John’s life is a testament of generosity and advocacy for the marginalized. He will be terribly missed.
Visitation will take place at Centre funéraire Côte-des-Neiges (4525 ch. de la Côte-des-Neiges, Montreal, QC H3V1E7) on Thursday September 6 from 2 p.m. to 5 p.m. and from 7 p.m. to 9 p.m. Funeral service will be at the Madonna Della Difesa Church (6800 Henri Julien Ave, Montreal, QC H2S 2V4) on Friday September 7 at 11:00 a.m., thence to the Notre-Dame-des-Neiges Cemetery for John’s final resting place.
In lieu of flowers, donations in John’s memory can be made to the charitable organizations DANS LA RUE ( and the FONDATION CIBPA (8370, Lacordaire Boulevard, suite 310, Montréal (Québec) H1R 3Y6, Telephone: (514) 254-4929, ).

Rita de Santis:
John Ciaccia, né Giambattista Nicola Ciaccia le 4 mars 1933 à Jelsi en Italie, est décédé hier le 7 août 2018. Mes plus sincères condoléances à son fils, Marc, à ses petits-fils, Nicholas et Eric, et à tous les autres membres de sa famille ainsi qu’à ses amis. John a pris part à la construction d’un Québec moderne et je sais qu’il était très fier d’être Québécois et Canadien d’origine italienne. Auteur de « La crise d’Oka, miroir de notre âme » et de « Call me Giambattista”, il était aussi très fier de sa relation avec les communautés autochtones.
We will miss you, John. Thank you for having shared your dreams and aspirations with us. Un forte abbraccio. Non ci scorderemo mai di te!

Photo by Laszlo Dec 1996
Alan Hustak: For those of us who had the privilege of knowing John Ciacca
Mont-Royal’s beloved John Ciaccia is gone

(The Suburban) John Ciaccia, held three cabinet posts during his 25 years as an MNA in the Quebec government, but it was as the native affairs minister in Robert Bourassa’s government who negotiated the precedent setting James Bay Hydro Electric agreement with the Northern Cree and Inuit population that he left his indelible mark on the province.
He was also a sympathetic negotiator during the 1990 Oka crisis, when he was often at odds with his own government and the police. He secretely ran supplies from his the dock near his Dorval home to send food andmedical supplies across Lac Saint Louis to the Kahnawake reservation even as he brokered the deal with the Mohawks which resolved the standoff. He died Tuesday at the age of 85.
“He was a role model for those in the Quebec government who have followed in his footsteps,” said Geoffrey Kelley Quebec’s present Minister of Native Affairs ” Mr. Ciaccia was always a man who sought peaceful dialogue as a way to resolve our differences and to move forward with the First Nations and Inuit.”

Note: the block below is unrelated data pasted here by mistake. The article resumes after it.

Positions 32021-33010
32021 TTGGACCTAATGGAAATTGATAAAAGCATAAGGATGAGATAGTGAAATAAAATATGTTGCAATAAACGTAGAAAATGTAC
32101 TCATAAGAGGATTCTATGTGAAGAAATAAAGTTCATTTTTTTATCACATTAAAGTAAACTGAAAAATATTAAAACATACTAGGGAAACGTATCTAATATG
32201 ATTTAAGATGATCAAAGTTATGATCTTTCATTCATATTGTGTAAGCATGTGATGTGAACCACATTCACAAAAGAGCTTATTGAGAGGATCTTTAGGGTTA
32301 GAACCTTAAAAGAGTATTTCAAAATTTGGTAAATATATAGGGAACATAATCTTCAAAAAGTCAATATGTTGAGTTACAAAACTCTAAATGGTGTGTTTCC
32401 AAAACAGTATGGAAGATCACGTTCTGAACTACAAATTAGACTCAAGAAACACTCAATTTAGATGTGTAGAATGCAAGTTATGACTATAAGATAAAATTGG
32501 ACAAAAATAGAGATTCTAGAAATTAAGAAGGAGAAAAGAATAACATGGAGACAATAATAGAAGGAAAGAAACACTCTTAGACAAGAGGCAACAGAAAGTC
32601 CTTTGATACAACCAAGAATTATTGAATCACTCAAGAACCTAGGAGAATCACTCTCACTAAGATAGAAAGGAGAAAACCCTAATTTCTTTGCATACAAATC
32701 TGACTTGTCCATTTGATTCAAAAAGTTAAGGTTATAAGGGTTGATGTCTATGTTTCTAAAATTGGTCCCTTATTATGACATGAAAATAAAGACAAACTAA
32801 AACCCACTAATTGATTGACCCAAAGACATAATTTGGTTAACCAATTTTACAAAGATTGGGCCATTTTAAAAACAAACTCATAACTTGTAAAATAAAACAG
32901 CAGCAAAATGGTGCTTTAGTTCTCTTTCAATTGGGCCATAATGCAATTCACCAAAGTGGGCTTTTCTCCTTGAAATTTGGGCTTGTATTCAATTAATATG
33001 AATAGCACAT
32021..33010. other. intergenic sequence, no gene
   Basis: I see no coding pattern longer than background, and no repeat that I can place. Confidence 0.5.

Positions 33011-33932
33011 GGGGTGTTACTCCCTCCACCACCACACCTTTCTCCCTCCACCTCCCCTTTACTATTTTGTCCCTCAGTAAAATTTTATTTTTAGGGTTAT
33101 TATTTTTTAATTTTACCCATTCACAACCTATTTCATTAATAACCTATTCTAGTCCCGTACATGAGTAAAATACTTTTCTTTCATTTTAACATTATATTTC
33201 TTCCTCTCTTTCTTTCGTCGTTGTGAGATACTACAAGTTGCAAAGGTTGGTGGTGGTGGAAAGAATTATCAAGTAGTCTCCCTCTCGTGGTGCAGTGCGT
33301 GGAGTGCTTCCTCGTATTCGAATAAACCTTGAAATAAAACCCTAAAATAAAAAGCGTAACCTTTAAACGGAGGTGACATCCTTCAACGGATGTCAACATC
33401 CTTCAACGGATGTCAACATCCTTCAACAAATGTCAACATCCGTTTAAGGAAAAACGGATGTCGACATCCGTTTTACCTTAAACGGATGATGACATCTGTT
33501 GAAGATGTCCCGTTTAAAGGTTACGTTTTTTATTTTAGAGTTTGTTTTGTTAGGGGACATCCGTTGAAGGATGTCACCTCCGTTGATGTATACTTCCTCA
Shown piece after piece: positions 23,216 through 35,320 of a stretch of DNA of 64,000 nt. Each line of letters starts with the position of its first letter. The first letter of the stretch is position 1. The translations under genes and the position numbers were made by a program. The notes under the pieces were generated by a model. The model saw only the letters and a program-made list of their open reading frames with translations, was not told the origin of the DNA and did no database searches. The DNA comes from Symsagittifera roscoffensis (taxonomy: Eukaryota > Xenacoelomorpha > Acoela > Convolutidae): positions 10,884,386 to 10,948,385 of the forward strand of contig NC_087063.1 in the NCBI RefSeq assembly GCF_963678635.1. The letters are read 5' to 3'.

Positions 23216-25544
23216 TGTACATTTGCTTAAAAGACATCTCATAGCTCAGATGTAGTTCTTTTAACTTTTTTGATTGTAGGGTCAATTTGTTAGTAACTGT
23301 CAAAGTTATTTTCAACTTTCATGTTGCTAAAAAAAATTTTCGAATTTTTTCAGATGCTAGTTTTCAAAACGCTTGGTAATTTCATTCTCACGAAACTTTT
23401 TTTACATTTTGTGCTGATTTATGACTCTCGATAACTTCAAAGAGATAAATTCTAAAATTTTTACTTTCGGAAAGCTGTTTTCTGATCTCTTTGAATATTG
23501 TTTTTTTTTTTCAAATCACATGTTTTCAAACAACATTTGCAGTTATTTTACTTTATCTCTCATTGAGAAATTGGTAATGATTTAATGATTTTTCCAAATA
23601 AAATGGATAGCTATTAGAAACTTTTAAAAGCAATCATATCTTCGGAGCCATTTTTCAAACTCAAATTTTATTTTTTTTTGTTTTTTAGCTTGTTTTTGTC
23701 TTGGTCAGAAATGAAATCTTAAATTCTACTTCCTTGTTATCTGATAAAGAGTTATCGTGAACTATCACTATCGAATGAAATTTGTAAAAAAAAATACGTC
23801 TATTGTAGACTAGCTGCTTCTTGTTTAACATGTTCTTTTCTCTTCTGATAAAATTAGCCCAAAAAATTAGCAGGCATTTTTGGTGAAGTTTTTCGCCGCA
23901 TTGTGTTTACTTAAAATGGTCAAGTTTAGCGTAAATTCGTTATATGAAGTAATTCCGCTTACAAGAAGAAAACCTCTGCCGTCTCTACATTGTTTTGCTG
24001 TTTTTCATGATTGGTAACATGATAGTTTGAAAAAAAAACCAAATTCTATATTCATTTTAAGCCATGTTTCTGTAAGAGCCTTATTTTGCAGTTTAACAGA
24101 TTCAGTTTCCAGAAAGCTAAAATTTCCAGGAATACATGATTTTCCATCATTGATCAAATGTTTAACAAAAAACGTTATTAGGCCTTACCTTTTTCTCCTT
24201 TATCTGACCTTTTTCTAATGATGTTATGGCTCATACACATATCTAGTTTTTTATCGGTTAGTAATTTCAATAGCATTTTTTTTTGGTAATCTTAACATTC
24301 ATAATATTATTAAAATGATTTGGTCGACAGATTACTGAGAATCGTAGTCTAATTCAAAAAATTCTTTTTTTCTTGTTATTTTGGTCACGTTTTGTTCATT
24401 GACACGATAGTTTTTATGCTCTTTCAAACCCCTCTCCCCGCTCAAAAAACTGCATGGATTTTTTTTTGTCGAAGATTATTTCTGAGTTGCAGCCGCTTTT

Giambattista Nicola Ciacca was born in Ielsi, in the Italian province of Abruzzi on March 4, 1933, and came to Canada at the age of four. A tailor’s son, he was raised in Notre Dame de Grace by his iron willed mother, who he said « was an excellent money manager, skilful at saving and wise in spending.”
Ciacca obtained his law degree from McGill University in 1956 and began his career working in the real estate department of the Steinberg chain of grocery stores. He left a corporate law practice to become assistant deputy minister of Indian Affairs and Northern Development in Ottawa when Jean Chretien was running the department. In 1973 Ciacca was recruited by Premier Robert Bourassa to run for a seat in the Quebec National Assembly. However the following year, Ciaccia was almost expelled from the party for voting against Bill 22 – because, as he correctly surmised – it was unconstitutional. By then he was heavily involved in the James Bay negotiations and had become so indispensable to the government Premier Bourassa couldn’t fire him.
“If there is one thing that is anathema it is voting against your party,”he wrote in his autobiography, Call me Giambattista.  It shows a split and weakens the party position. You must act according to your convictions. These you must always respect and live up to – no matter the consequences. There are times when this will put you at odds with your party, but you cannot stray from principle. You must be able to look yourself in the mirror and not feel ashamed. »
When the James Bay and Northern Quebec accord was signed in November, 1975 Ciaccia described it as “akin to building a cathedral with with all the complex elements that includes ; a proper foundation, structures and various elements – some utilitarian, others of beauty, but all necessary, all come together in one pleasing response to the issue at hand. It was mystical and magical. ” Matthew Coon Come, former Grand Chief of the James Bay Cree Nation (Eeyou Istchee) eulogized Ciaccia as a visionary, who played a crucial role in establishing a novel constitutional regime for Northern Quebec by persuading both the provincial and federal governments and Hydro Quebec ” that a true nation-to-nation relationship with the aboriginal peoples would be for the benefit of all.”
Ciaccia also held the Energy and International Affairs portfolios before he retired in 1998 after 25 years in the legislature. Ciaccia had an impressive library, and had a deep appreciation of music. Few were aware that he himself was an accomplished pianist.

Photo: John Kenney / Montreal Gazette
Oka Crisis negotiator John Ciaccia, respected by both sides, dies at 85
“When he said he was going to help, he wasn’t just saying it,” says a Mohawk grand chief of the Quebec Liberal cabinet minister in the Bourassa government.
Serge Simon says he can still remember the almost daily police harassment he endured during the 1990 Oka Crisis.
At the height of the crisis, Simon looked to Quebec Indian Affairs Minister John Ciaccia as the “one government official trying to keep the peace.” … despite his storied career in politics, Ciaccia will mostly be remembered for his role as a negotiator during the Oka Crisis.
Joe Delaronde remembers the South Shore Mohawk territory of Kahnawake being surrounded by police in 1990. He only left the reserve twice, using a small boat to get groceries in Montreal that summer.
“Both times we landed on John Ciaccia’s personal dock in Dorval,” said Delaronde, the political press attaché for the Mohawk Council of Kahnawake. “That’s the kind of man he was. That was the safest way to leave the territory and it was because of him. I’m devastated to hear about his death.”